The risk for dementia is minor for those with higher education, occupational achievement, intelligence or IQ and cerebrally exciting leisure events [46]. Lower education is tied to enlarged risk of dementia and AD [47, 48]. It has been reported that a poor social network or a lack of social commitment are related with reduced cognitive functions and dementia [49]. The risk of dementia is also higher in elderly individuals with increased social segregation and less numerous and inadequate contacts with families and friends. Individuals with low neuroticism joined with high extraversion had a lower risk of dementia [50]. Low levels of social commitment in late life and declined social commitment from medium to late life are associated with a two-fold increase in the risk of the progress of dementia and AD later in life [51, 52].

Physical and mental activity

It has been reported that midlife physical activity may be linked with a reduced risk of AD or vascular dementia in later life [53]. Physical activity is assumed to enrich cognitive function by increasing cardiac suitability and cerebral perfusion and probably by stimulating neurogenesis [54]. Numerous activities necessitating mental exertion such as reading, social and traditional activities, indicate a defensive effect against dementia and AD [55, 56]. It has been proved recently that complex cerebral activity across lifecycle leads to reduced hippocampal atrophy [57].

Pathophysiology of AD

Two of the symbol neuro pathologic outcomes in AD are extracellular amyloid and neuritic plaques and intracellular neurofibrillary tangles.

Amyloid-β and tau proteins

According to the amyloid theory, A𝛽 peptide massing in patient’s brain is the crucial event leading to the progress of AD. It has been reported in the in-vitro studies that the incubation of the Aβ peptide with cells in culture persuades a neurotoxic consequence characterized by oxidative stress, apoptosis, and injury to membrane and cytoplasmic proteins, mitochondrial DNA, and lipids [58, 59]. Amyloid plaques are mainly formed by accretion of insoluble Aβ peptides, while neurotic plaques are composed of insoluble Aβ peptides in deteriorated neurites (dendrites, axons, or telodendria), and some comprise hyper phosphorylated tau proteins (p-tau) [60].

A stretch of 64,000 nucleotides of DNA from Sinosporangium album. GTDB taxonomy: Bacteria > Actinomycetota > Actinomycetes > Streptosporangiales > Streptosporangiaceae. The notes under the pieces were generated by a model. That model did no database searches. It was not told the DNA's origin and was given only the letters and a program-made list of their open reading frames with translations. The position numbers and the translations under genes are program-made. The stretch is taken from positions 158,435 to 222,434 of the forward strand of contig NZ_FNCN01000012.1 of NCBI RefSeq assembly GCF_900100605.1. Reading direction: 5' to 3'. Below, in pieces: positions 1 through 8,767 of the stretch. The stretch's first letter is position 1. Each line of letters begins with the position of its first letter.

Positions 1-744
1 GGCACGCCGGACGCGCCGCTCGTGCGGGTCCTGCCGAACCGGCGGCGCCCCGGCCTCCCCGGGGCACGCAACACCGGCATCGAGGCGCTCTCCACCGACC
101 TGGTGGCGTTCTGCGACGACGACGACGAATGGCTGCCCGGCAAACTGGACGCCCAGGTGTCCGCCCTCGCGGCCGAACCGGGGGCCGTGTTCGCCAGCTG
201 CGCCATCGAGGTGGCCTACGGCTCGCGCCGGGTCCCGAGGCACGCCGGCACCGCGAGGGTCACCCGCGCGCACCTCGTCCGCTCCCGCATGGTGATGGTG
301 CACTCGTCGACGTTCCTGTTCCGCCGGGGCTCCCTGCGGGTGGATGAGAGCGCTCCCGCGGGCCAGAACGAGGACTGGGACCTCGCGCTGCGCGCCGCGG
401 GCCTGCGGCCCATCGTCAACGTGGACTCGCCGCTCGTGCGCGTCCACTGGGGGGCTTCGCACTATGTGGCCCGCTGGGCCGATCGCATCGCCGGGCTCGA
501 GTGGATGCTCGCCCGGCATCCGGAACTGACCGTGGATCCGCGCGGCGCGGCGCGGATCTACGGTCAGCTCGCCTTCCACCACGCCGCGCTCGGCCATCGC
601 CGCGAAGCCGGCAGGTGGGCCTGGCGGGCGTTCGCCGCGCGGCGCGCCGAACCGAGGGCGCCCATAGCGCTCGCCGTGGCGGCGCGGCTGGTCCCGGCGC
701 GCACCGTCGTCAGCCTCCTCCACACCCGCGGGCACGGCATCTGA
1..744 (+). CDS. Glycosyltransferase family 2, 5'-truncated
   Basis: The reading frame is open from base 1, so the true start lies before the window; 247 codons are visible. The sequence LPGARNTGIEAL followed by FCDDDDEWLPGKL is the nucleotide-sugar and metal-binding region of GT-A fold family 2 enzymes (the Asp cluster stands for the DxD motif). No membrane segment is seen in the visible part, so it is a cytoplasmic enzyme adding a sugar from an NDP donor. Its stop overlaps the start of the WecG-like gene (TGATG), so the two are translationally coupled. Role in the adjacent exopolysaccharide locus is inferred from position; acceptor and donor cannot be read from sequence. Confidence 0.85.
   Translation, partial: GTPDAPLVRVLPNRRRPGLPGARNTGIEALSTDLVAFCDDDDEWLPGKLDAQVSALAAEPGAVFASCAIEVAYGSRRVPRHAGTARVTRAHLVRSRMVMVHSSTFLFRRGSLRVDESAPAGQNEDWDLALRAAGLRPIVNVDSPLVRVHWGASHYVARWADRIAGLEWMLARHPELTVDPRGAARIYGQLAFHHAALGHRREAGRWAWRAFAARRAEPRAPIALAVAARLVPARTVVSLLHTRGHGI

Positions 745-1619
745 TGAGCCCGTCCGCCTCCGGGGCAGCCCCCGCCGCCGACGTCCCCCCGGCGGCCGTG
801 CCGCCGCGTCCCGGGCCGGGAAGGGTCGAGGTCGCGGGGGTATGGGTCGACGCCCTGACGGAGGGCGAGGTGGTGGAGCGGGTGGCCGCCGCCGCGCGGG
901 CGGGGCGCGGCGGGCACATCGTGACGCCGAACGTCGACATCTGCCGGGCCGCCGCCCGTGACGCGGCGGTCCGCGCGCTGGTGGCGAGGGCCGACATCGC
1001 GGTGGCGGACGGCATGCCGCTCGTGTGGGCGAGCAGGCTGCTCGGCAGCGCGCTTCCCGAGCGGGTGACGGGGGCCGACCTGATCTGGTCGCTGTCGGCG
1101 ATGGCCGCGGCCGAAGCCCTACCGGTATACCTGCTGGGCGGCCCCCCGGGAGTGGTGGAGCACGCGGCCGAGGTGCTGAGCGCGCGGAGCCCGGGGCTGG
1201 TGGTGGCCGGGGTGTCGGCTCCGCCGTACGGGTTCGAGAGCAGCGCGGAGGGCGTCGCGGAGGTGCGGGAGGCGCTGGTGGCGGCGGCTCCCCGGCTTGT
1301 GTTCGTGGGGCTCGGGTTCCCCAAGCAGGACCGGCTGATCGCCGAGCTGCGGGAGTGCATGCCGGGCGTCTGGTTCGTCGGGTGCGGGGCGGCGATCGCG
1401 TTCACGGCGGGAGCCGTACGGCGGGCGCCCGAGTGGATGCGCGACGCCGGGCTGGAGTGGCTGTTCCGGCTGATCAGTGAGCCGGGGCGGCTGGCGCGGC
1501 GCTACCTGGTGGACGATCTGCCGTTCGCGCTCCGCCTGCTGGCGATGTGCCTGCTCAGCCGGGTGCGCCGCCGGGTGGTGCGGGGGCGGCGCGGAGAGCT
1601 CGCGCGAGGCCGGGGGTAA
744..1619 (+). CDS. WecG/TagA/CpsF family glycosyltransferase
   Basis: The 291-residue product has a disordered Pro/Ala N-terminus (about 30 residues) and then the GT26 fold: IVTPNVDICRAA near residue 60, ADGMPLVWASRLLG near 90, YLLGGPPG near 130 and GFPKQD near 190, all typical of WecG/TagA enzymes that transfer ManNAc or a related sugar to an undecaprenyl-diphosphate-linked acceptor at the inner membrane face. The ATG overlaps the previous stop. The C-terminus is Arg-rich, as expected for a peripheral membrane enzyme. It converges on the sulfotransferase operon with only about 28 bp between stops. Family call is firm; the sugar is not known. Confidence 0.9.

In AD, the tau protein undertakes oligomerization and forms paired helical filaments (PHFs), which then leads to the progress of NFT [61]. It has been reported that tau persuades mitochondrial dysfunction, leading to severe energy dysfunction and the generation of ROS and reactive nitrogen species (RNS) [62], disturb the integrity of biological membranes and leads to synaptic failure [63], which is characterized by synaptic degradation, and neuronal loss [64, 65].

Apolipoprotein E

The Apolipoprotein E (Apo E) is a significant protein involved in preserving the structural and functional integrity of synapses and membranes [66]. There are three iso forms: ApoE2 (Cys112, Cys158), ApoE3 (Cys112, Arg158), and ApoE4 (Arg112, Arg158) [67]. The E4 allele confers an augmented risk; however the e2 allele decreases the risk. ApoE4 may increase the intracellular reprocessing of APP, which could raise A𝛽 production [68]. Modifications in complement signaling pathways may affect microglia function resulting in reduced capability to phagocytize apoptotic cells and clear beta-amyloid [69].

Fig. 1: Effect of oxidative stress in lipid peroxidation and protein modification in AD [82]

Role of oxidative stress in AD